7.29.14 Playing the Tuber
photos by gluttonforlife
Every year I take the month of August off from the blog and social media (well, mostly) so I can get in a little extra relaxation and outdoor time, which means this is the last week I'll be posting for a while. With that in mind, I have several juicy posts lined up for you over the next several days, jam-packed with images and ideas to get you even more fired up about these halcyon days of summer. Today I sat working by the open window as a storm rolled in, the gusts of wind carrying a spray of rain and the scent of crushed tomato leaves, fresh mint and ozone, and I took a moment to inhale deeply and remember that this is not forever. The day will end, the month will end, the summer will end...and all this lushness will be just a memory whose green contours will sustain us through the bone-chilling weeks that now seem so distant. So let's make hay while the sun shines, my friends, and not squander any opportunity to do whatever we like best: dangle feet off a dock, loll in a hammock, deadhead the roses, scream for ice cream, play Marco Polo, read in the shade of a big tree, go clamming, count the fireflies, and cook, cook, cook (eat! eat! eat!) the incredible bounty that is exploding all around us.
I don't consume a lot of spuds, but I reserve a special spot in my heart (and tummy) for the darling new potatoes that emerge in the summer. I love their fragile, thin skins and tender flesh. These are Augustas from our local farm, since G has yet to unearth any of ours. They have a meaty, buttery quality reminiscent of Yukon Golds. I had my eye out for them after eating a delicious dish at Narcissa
, modestly titled "Steamed New Potatoes dill butter
." After the first delectable bite, I knew I would be trying to recreate it at home.
be dill, my heart
I started with dill, dill and more dill—it's so plentful right now, you'll be able to find big bunches at the farmers market. Look for fresh, sprightly fronds and, if you need to keep them, wrap them in a paper towel and then in a plastic bag before storing in the fridge. In the very foreground of that shot, above, you can spy a bit of the dill pollen that I also used. (Mine is from here
At this point in the summer, lots of the dill has begun to go to seed and is topped with golden crowns of little flowers. My chervil is doing this now and also the cilantro, and the tiny blooms hold the wonderfully intense flavor of the herb. They make a beautiful garnish scattered across omelettes, salads and chilled soups.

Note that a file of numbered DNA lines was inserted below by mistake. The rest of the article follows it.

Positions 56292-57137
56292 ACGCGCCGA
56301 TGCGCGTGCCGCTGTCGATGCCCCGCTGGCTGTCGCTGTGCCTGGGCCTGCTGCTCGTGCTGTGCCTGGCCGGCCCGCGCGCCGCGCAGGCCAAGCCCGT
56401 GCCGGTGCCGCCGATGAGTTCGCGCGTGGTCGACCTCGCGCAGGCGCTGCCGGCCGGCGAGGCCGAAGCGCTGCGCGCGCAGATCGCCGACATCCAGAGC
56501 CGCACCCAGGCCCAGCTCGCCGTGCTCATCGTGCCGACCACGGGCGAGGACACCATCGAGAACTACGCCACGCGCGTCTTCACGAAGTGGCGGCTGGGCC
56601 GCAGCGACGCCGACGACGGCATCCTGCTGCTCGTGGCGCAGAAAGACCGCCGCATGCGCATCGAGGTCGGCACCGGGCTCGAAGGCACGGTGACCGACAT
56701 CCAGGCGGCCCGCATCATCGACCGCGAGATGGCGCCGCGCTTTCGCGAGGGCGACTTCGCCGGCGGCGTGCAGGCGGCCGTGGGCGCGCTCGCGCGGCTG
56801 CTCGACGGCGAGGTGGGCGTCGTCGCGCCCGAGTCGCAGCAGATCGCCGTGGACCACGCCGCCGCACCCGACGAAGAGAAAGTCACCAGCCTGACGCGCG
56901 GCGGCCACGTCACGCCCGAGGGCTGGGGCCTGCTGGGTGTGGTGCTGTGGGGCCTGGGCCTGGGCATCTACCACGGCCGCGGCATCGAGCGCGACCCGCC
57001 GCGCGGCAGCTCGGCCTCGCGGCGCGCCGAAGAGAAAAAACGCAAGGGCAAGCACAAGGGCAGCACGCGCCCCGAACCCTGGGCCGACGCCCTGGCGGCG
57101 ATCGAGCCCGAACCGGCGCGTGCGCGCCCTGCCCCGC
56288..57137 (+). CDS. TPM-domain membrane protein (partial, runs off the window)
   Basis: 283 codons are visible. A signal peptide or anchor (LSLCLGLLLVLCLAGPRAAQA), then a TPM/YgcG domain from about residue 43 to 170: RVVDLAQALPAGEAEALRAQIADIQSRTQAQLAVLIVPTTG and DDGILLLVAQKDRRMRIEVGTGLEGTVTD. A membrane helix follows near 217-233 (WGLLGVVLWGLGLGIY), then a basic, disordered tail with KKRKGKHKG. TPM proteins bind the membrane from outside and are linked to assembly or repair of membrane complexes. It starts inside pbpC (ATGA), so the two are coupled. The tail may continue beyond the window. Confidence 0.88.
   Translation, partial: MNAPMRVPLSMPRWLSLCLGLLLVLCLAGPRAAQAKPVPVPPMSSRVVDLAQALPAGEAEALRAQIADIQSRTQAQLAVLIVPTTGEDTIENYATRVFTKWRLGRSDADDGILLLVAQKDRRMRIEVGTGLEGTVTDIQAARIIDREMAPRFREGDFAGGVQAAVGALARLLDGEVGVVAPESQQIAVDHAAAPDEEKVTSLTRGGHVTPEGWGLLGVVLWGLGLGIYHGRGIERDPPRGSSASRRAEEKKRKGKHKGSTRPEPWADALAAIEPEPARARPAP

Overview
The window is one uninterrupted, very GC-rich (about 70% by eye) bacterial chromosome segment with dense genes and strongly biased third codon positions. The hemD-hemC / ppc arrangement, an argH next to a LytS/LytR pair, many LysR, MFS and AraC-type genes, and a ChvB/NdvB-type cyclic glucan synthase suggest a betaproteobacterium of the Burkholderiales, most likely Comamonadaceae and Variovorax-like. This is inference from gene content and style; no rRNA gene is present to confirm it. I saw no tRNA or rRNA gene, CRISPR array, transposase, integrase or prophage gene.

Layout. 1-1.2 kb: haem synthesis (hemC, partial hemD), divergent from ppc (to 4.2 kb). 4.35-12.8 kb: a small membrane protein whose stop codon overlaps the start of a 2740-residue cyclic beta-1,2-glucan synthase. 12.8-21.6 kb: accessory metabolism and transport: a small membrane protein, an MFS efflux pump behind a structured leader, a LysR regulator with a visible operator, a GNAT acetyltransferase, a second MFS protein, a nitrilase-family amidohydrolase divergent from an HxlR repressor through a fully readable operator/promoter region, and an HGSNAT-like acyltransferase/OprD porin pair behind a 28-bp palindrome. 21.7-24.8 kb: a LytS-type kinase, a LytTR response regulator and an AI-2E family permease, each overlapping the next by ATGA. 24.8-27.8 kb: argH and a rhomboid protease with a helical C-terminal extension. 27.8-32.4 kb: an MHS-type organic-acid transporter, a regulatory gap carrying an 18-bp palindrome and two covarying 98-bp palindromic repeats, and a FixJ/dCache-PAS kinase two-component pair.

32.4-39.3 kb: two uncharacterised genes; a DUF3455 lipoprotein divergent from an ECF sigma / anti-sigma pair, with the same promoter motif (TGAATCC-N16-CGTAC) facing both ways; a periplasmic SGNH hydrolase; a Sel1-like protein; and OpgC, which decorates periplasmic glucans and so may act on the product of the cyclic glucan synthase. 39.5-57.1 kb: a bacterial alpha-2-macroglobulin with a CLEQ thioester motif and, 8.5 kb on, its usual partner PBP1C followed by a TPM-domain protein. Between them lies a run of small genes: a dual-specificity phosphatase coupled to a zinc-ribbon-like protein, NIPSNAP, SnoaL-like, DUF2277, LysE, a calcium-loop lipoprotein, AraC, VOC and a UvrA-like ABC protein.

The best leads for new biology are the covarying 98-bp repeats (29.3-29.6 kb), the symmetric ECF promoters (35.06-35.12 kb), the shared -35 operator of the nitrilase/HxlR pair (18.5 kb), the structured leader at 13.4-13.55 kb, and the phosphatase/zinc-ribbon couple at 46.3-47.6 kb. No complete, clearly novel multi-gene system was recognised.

in a pickle
Aside from the creamy little potatoes, lots of dill and fresh butter, Narcissa's side dish was cleverly accented with the crispness of dill pickles! (If you want to make your own, here's a recipe
.) Unusual, unexpected and unbelievably good. (Actually, the meal I ate there was composed entirely of their vegetable sides, including carrot "fries" and creamed spinach with potato chips!)
this spud's for you
I boiled the potatoes until they got just a little shaggy, then tossed them with dill flowers, dill pollen, a sauce of dill pureed with butter, and little cubes of dill pickle. A bit of my homemade lovage salt was the finishing touch. It turned out fresh, green, sunny and satisfying, much like summer itself. Make this, or something just like it, right away. Now is the moment and soon, it, too, shall pass.
New Potatoes with Dill Butter
— 1 pound new potatoes
— 1/3 cup, packed, dill fronds
— 3 tablespoons salted butter
— 1 teaspoon dill pollen
— 2 tablespoons dill flowers
— 1/2 cup diced dill pickles
— 1 teaspoon lovage salt
Put about an inch of water in a medium saucepan and bring to the boil over medium-high heat. Toss in the dill fronds, then place the potatoes in a steamer basket and set in the pan over the boiling water. Cover, and steam for about 15 minutes, until potatoes are a little soft around the edges. Tumble potatoes into a large bowl and set aside to cool slightly while you make the sauce.
Drain the dill, first reserving 2 tablespoons of the water, and set aside the herbs.
In a small pan, melt the butter over medium heat. Combine it with the dill fronds, dill pollen and reserved 2 tablespoons of water in a blender or mini-prep and puree into a smooth sauce.
Cut the potatoes into chunks and toss them with the butter sauce, the dill flowers, the diced pickles and the lovage salt. Taste and adjust seasoning as needed. Serve warm or at room temp.